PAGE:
[Milton-L] memorizing dates

Beth Quitslund quitslun at ohio.edu
Fri Feb 20 17:11:47 EST 2004


At 04:29 PM 2/20/2004 -0500, you wrote:


> >   Better than memorizing dates would be to memorize a
> >   few stanzas of Milton.
> >
>Here's a question for the list: do any of you require
>students to memorize and recite passages from the poetry? If
>so, which and why?
>
>It used to be the case that Chaucer students were required to
>memorize and recite the beginning of the General Prologue; in
>fact, this was required of high school students long ago.  My
>late father, who attended high school in Attica, New York in
>the 30s was required to do this, and could reel it off pretty
>convincingly for years and years.  A martini enhanced the
>vigor of the performance.
>
>Cynthia G.

I once tried making students memorize ten lines of The Canterbury 
Tales--any ten lines of their choice!--but it was a rather dismal failure 
(some students boycotted, and most didn't actually have the lines 
memorized, and--my fault--I hadn't put enough emphasis on Middle English 
pronunciation that they felt remotely comfortable. But we're on the quarter 
system...). I suspect that it was the first time that any of them had been 
asked to memorize any kind of poetry not set to music. I theoretically 
believe very strongly that memorizing metrical poetry internalizes its 
rhythms in ways that are helpful for reading other metrical poetry. (This 
would disqualify the horrendous Jacques Prevert poem that my French class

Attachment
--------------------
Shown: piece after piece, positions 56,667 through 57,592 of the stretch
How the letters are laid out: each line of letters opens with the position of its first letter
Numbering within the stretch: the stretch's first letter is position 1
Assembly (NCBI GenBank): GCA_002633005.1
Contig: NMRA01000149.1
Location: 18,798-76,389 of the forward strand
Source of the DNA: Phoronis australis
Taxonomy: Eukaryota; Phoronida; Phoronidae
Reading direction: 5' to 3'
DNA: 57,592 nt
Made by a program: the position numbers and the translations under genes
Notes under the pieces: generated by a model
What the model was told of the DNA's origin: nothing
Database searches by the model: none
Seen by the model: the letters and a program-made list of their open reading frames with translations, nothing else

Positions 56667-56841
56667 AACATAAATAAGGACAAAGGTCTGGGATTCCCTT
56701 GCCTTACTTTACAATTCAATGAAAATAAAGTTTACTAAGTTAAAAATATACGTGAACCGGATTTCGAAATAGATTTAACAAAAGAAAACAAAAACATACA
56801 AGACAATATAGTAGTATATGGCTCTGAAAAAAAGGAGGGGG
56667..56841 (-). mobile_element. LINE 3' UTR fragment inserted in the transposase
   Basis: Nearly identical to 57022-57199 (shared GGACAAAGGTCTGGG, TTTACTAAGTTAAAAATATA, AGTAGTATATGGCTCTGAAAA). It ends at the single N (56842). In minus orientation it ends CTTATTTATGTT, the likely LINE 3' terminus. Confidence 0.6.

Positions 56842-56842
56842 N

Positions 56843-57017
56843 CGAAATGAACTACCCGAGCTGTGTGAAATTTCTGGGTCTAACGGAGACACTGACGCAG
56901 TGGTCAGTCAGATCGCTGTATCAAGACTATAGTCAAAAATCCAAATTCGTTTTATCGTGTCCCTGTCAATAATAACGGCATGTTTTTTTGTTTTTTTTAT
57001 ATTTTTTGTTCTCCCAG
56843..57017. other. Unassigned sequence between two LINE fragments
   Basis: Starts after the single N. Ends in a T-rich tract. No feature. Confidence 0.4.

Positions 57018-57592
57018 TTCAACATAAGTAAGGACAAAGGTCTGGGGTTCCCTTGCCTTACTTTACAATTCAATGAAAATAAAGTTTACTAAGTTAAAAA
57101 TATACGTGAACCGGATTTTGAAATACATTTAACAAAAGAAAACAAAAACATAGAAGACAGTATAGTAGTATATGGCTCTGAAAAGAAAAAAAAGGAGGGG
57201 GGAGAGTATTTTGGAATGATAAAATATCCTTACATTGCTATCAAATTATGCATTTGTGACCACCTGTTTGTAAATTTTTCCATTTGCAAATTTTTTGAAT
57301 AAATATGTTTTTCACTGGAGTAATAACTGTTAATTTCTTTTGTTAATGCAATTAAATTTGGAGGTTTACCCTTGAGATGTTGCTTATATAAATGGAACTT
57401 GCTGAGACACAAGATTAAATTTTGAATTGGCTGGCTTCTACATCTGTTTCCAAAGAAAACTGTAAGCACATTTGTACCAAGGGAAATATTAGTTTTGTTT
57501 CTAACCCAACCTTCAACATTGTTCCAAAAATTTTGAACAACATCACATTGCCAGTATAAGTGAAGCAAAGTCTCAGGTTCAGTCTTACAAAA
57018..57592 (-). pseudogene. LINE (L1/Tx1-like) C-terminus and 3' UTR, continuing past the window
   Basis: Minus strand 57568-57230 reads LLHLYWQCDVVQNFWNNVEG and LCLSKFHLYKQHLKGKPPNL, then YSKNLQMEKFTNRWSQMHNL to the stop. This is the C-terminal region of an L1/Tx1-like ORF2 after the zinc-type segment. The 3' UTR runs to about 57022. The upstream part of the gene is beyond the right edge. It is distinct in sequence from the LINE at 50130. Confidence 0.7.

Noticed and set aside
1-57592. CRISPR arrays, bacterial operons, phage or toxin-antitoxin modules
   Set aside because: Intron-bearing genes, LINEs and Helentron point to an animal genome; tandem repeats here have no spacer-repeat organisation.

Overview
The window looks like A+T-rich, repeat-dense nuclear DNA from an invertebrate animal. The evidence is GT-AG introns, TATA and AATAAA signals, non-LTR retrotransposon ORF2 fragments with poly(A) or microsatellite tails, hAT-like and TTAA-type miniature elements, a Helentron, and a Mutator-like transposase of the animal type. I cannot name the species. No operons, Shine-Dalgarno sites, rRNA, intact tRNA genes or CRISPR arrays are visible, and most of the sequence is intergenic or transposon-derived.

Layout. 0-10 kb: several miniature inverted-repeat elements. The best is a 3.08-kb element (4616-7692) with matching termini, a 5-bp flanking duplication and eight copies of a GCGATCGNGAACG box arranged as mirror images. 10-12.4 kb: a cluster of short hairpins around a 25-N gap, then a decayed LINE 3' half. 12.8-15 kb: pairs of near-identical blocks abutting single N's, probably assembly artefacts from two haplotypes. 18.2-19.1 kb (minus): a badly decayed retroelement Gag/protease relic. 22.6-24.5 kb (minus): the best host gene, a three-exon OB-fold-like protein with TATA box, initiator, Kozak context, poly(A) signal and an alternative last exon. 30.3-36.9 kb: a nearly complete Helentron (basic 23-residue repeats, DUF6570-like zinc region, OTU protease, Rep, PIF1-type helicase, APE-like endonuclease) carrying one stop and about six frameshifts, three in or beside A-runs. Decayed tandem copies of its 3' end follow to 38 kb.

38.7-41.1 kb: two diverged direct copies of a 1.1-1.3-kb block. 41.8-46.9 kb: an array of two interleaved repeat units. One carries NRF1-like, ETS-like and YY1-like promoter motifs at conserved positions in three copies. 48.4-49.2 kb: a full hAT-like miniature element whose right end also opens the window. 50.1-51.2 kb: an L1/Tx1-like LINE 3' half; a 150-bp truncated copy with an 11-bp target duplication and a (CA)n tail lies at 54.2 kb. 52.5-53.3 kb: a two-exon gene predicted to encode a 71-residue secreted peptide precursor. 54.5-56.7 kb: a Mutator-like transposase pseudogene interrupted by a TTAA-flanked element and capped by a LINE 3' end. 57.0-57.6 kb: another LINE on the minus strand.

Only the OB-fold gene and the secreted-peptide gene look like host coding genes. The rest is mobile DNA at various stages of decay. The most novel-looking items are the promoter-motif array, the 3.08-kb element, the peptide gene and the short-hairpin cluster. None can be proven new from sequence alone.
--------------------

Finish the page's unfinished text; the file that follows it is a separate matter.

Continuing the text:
memorized in high school, and which now constitutes the only fluent 
sentences that I can speak in French.) As a pedagogical technique in the 
real world, I'm skeptical. Perhaps an older and superficially sterner 
instructor would have better luck by exercising the Curmudgeon Clause that 
grandfathers in, as it were, unfashionably rigorous assignments.

Also, sufficient quantities of memorized poetry can be very disruptive in 
the wrong hands. One martini-fueled introductory passage is amusing; three 
in rapid succession--say, Chaucer, the Aeneid, and Paradise Lost, recited 
by, say, my husband--can be a trial.

Beth Quitslund


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==============================================

Beth Quitslund
Assistant Professor of English

Department of English
Ohio University
Athens, OH 45701
phone: (740) 593-2829
FAX: (740) 593-2818



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